We at pv magazine see daily the work that utilities engage in to undermine democratic processes: Entergy paying actors in New Orleans to boo solar and fake support for a gas plant, APS’s use of heavy contributions including potential “dark money” to control Arizona Corporation Commission races, coal baron Bob Murray’s directive to Energy Secretary Rick Perry to bail out coal plants, and massive lobbying by FirstEnergy and potentially AEP to secure a coal and nuclear bailout are just a few examples. (For the best documentation of this systemic corruption, we recommend the work of Energy and Policy Institute).

In all of these cases and more, the goal has been to slow the energy transition by either slowing the advance of renewable energy and/or propping up failing, uneconomic forms of generation like coal.

These cases of outright corruption do not even cover the unfortunate phenomenon wherein many regulators find themselves unable to think outside the frame dictated by utilities, described as “regulatory capture”. But this more mundane control is perhaps the most problematic, and in state after state utilities have used their sway to sabotage the economics of self-generation and rooftop solar using disingenuous and disproven but widely propagated arguments.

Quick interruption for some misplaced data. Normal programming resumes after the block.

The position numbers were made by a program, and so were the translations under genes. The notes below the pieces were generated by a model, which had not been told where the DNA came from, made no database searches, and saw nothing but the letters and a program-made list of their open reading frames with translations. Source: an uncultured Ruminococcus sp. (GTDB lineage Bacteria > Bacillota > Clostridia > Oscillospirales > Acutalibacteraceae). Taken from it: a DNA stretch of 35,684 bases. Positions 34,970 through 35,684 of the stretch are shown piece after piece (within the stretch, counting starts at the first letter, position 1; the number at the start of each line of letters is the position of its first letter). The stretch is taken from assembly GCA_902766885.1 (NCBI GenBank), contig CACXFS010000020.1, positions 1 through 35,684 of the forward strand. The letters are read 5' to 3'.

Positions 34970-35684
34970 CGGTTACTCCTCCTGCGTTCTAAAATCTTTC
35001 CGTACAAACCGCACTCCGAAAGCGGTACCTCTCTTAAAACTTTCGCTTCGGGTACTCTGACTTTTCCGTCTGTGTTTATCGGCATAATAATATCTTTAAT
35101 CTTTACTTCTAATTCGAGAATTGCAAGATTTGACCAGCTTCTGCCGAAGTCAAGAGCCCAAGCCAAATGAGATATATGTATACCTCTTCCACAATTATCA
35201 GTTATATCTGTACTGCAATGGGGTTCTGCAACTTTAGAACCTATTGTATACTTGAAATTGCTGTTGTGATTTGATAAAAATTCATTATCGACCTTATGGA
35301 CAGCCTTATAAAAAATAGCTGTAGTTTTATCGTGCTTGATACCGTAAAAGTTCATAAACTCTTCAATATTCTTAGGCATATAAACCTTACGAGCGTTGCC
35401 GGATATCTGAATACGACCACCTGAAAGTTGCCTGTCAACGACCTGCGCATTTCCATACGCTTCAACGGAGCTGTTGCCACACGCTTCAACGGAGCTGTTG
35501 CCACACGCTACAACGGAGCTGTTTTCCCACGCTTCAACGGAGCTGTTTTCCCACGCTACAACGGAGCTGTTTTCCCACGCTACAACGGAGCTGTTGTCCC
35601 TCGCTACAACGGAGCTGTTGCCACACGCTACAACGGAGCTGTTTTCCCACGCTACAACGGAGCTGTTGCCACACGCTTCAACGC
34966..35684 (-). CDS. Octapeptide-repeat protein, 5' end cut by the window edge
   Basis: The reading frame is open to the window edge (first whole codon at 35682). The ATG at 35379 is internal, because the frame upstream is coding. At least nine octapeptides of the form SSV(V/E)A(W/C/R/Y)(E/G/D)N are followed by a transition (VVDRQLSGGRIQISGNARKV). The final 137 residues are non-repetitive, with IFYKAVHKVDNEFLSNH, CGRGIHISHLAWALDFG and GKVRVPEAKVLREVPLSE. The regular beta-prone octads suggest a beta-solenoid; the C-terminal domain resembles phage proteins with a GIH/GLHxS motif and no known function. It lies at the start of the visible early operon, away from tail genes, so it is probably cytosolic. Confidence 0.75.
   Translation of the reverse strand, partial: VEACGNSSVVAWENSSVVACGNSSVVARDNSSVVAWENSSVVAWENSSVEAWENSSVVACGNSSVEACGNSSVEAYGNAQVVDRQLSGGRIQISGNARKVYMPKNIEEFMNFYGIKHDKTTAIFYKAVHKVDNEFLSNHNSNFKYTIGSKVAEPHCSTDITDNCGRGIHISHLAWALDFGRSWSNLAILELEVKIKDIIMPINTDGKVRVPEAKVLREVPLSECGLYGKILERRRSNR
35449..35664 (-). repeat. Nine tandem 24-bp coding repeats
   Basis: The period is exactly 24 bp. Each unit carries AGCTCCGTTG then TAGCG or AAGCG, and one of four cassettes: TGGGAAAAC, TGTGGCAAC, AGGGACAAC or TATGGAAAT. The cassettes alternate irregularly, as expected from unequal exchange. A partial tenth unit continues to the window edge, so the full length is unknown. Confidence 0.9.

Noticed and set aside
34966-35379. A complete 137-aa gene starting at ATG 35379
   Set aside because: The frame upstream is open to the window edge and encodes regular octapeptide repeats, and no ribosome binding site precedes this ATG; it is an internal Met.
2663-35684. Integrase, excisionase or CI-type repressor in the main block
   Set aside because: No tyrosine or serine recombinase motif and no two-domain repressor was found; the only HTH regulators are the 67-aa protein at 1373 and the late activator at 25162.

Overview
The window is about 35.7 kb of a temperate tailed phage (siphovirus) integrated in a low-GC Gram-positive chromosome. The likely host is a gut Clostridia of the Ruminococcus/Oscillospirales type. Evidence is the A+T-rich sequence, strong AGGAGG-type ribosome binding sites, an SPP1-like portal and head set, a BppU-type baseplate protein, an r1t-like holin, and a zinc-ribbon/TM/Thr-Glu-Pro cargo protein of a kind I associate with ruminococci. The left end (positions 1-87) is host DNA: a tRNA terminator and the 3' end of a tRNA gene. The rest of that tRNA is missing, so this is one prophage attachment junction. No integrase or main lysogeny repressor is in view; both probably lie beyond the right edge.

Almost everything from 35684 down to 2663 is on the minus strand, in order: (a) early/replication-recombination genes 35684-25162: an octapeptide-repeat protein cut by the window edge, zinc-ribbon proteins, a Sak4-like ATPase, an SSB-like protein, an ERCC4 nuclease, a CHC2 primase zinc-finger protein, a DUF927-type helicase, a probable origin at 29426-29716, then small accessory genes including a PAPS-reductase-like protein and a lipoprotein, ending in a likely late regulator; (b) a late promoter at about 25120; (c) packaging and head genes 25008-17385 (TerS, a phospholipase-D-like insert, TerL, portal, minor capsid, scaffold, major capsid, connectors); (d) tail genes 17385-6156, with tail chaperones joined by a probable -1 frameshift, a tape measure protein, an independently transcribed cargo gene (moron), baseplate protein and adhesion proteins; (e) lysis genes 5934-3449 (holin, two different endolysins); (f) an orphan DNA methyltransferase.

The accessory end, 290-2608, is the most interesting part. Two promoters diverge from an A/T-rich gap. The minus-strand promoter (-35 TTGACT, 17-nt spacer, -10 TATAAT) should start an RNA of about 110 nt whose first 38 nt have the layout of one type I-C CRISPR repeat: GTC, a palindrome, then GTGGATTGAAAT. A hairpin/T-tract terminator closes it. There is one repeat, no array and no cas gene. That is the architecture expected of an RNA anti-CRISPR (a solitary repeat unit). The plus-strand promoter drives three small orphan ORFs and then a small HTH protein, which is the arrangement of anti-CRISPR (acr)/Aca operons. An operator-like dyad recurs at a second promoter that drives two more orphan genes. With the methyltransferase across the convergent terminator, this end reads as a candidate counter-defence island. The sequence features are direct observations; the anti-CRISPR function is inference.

And perhaps the most perverse aspect of the way that utilities are continuing to wage war on the future is that they are using our money to do it. That utilities derive their revenues from their customers means that we – utility customers – are paying for these monopolies to lobby against our desire for self-generation, including paying dues to the anti-solar Edison Electric Institute.


Waiting for real democracy

In the United States, the will of the people on a variety of issues is subverted through the power of large, vested interests, who control politicians in both parties. This includes the Democratic Party, which claims to want meaningful action on climate crisis but whose leadership allowed pro-coal Senator Joe Manchin (D-West Virginia), who literally fired a gun at a climate bill in a campaign ad, to become their top official on the critical Energy and Natural Resources Committee.

This does not mean that all is hopeless. Aside from setbacks such as in Ohio, policies to mandate decarbonization in the electricity sector have advanced at the state level. More essentially, we are beginning to see the stirrings of a more functional form of democracy through trends like micro-finance of elections, and with the emergence of politicians who are not beholden to the fossil fuel industries.

By and large the people have not yet been heard. But as the impacts of climate crisis become more obvious and immediate, the masses of Americans and Europeans will increasingly demand more from their leaders. When the people finally are heard, they will sound a lot like Greta Thunberg.

The views and opinions expressed in this article are the author’s own, and do not necessarily reflect those held by pv magazine.